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3 Years, 3 Proposals, But No Universal Social Security for Indian Workforce

As the concerns regarding the third draft rising from all ends, the the provision for a universal social security for the Indian workforce still remains a pipe dream.
3 Years, 3 Proposals, But No Universal Social Security for Indian Workforce

Image Courtesy: Business Standard

In the past days, a news concerning millions of Indian workers, belonging to both organised and unorganised sector, went unnoticed. October 25 was the last day of the pre-legislative consultative process, under which the Ministry of Labour and Employment invited public response on the third preliminary draft of the Code on Social Security 2019. The first one was prepared in 2017 and the second one in the subsequent year. 

While both the initial drafts were pulled up for reconsideration after serious discontentment from the stakeholders, reports suggest that even the third draft fails to achieve a common ground. This time, among others, the concerns being raised come  straight from the Prime Minister’s Office (PMO) itself. The PMO is unhappy, as the proposal fails to meet the objective of unifying all social security benefits under an umbrella scheme, an Economic Times report quoted a government source as saying. Ironically enough, the idea of unification of social security benefits has already been met with fire, in the past, from the workers’ fronts.

Retaining “Toothless” Provisions of The Existing Laws

Out of the four labour codes proposed, the Code on Social Security is the third one in line – after code on wages and occupational safety, health and working conditions – with an agenda to subsume all the existing 44 labour laws.

When the third proposal was released on September 17, the Bill attracted media glare for it aimed to include the gig economy workers under the ambit of labour laws and thus, tried to score points. However, as noted by numerous workers' organisations, the Bill has excluded the poorest of poor of unorganised sector and those who have been included – such as the gig workers – are assured of nothing.

On October 24, a national level meeting was organised by Working People’s Charter – an alliance of trade union leaders, academicians, lawyers etc. Around 54 trade union and civil society organisations sent a joint response to the draft of the Social Security Bill to the Ministry of Labour and Employment. The response notes that “the Government of India must drop once and for all, fetish of repealing existing laws.”

According to the Working People’s Charter, “The third draft of the code is merely a list of the welfare schemes which the Central and State governments may make available at its executive discretion on some indefinite future dates… what is needed instead is to extend the organised sector benefits like ESI, PF, gratuity, maternity and employees compensation to unorganised sector by including the latter under existing legislations for the same with appropriate amendments.”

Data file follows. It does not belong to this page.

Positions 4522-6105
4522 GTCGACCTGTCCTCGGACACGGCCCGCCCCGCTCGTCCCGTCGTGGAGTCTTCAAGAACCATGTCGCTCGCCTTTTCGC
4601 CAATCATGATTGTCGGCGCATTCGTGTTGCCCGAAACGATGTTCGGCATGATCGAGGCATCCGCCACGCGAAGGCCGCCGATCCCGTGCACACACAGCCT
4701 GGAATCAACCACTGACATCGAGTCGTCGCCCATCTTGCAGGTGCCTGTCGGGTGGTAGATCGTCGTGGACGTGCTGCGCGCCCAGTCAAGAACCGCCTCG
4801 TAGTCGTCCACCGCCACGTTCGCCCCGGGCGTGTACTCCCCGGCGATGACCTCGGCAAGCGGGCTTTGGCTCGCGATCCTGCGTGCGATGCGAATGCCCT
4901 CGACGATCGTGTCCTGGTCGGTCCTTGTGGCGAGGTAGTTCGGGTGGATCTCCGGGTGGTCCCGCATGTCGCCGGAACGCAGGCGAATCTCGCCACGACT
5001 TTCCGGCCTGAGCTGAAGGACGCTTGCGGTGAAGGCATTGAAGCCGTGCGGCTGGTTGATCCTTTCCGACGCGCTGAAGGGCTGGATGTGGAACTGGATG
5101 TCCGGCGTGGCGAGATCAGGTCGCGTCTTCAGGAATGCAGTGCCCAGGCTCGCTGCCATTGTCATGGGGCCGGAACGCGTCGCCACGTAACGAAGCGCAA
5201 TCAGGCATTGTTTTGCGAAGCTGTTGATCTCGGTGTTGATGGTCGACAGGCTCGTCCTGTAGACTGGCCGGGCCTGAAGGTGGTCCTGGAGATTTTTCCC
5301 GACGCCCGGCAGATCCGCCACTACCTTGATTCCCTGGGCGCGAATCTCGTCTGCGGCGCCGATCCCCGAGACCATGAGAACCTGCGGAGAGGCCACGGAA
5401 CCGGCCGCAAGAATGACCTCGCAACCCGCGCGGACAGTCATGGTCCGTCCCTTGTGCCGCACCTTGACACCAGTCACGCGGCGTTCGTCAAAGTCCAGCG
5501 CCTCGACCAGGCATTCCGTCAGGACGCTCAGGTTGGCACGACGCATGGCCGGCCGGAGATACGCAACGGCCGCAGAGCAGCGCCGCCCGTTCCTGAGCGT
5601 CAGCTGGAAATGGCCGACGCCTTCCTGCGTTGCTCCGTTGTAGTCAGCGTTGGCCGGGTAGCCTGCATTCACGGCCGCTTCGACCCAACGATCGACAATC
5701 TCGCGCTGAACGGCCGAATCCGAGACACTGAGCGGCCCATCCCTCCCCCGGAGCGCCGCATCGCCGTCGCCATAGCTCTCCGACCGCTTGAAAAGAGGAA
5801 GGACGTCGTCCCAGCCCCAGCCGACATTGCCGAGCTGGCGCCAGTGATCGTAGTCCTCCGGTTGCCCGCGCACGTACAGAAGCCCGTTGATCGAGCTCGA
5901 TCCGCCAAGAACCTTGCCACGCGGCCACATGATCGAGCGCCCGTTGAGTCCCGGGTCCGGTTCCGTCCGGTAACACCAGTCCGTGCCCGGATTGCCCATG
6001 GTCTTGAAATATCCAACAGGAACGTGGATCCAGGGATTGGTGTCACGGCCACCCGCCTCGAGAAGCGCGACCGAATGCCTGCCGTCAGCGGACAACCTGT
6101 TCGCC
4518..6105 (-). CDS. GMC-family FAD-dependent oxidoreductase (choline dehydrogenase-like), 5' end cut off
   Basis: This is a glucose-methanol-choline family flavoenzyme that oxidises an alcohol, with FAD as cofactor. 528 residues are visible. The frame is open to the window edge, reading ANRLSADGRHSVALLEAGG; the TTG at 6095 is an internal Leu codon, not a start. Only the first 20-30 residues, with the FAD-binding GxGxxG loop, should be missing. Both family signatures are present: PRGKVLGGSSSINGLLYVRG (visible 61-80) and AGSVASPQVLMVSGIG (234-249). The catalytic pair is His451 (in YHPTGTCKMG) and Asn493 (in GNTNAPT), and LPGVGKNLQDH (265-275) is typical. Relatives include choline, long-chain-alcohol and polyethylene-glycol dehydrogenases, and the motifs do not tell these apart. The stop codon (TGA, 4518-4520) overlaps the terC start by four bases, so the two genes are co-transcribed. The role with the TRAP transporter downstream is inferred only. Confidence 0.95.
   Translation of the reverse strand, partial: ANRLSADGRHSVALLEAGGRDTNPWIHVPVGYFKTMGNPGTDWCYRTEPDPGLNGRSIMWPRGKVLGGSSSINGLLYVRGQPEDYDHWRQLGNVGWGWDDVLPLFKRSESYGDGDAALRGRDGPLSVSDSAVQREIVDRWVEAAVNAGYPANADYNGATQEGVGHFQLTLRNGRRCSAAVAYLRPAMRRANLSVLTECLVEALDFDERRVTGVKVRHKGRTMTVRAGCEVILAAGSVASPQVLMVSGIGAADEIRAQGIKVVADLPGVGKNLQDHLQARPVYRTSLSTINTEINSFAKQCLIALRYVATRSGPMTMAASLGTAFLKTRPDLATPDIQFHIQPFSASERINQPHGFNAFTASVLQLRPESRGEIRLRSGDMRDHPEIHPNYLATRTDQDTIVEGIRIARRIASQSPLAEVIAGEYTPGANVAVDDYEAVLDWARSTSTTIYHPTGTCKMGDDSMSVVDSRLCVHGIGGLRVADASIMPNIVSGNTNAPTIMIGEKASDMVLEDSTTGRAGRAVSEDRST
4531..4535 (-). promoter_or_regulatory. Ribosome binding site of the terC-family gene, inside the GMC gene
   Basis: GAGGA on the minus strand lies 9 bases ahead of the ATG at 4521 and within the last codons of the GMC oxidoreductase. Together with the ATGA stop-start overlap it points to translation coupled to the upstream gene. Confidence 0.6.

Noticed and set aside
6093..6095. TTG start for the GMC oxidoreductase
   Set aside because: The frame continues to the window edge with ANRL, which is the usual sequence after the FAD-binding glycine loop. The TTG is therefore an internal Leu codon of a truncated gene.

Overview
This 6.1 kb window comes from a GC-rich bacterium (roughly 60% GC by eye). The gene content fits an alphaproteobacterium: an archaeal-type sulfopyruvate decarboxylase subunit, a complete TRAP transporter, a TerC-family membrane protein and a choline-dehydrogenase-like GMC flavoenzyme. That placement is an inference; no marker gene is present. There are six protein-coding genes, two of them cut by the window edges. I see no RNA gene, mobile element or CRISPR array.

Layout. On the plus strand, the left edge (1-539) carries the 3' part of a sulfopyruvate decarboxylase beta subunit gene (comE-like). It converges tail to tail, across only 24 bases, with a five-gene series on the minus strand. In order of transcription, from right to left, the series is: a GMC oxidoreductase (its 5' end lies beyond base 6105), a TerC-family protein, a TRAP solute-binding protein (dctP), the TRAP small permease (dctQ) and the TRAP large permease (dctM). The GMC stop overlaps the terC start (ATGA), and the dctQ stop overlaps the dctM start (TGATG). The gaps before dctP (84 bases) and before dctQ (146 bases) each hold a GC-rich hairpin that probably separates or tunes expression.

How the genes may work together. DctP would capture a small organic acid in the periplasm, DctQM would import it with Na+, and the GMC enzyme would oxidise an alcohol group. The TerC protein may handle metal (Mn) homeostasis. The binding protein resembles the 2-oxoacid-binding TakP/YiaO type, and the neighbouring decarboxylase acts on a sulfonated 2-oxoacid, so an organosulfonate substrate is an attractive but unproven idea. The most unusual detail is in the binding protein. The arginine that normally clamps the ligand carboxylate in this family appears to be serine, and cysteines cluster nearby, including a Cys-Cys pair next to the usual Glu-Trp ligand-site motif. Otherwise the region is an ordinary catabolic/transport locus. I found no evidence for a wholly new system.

Another contentious issue, proposed in the third draft, is of the corporatisation of the Employee Provident Fund Organisation (EPFO) and the Employee State Insurance Corporation (ESIC) – two funds that aim to  ensure socio-economic amelioration of the organised workforce – and derecognition of the welfare boards, namely, the Building and Construction Workers welfare boards among others. The Working People’s Charter has called  it “a dog in the manger policy.”

Newsclick spoke to Chandan Kumar of Working Peoples Charter, who is also one of the signatories to the response to the labour ministry, according to whom, all that Modi Government has done with the third draft is to the retain the “toothless” provisions of the existing social security laws.

“In the aftermath of the liberalisation policies that were adopted in 1991 by the Indian government, majority of the jobs were created in the informal sector (around 92%, as reported by Indian Spend),” Kumar said, “very similar to the previous governments, the Modi regime has for the third time failed in building a statutory framework for this workforce.”

Giving example of provident funds that invested in IL&FS, which is facing huge financial crisis, the civil society organisations raised their concern with the various workers' funds being eyed for investing in the market. “Given the history of NPAs, and the more recent history afflicting non-banking companies, and the most recent cooperative bank illness, we resist the desire to invest the life savings of poor people in order to promote speculative capital,” it says.

As the concerns regarding the third draft rising from all ends, the the provision for a universal social security for the Indian workforce still remains a pipe dream. The informal workers – constituting almost 93% – feel the heat of it. With no safety, medical facility or any welfare support, the exploitation faced by this group is never ending. The Modi government, on the other hand, seems the least prepared.

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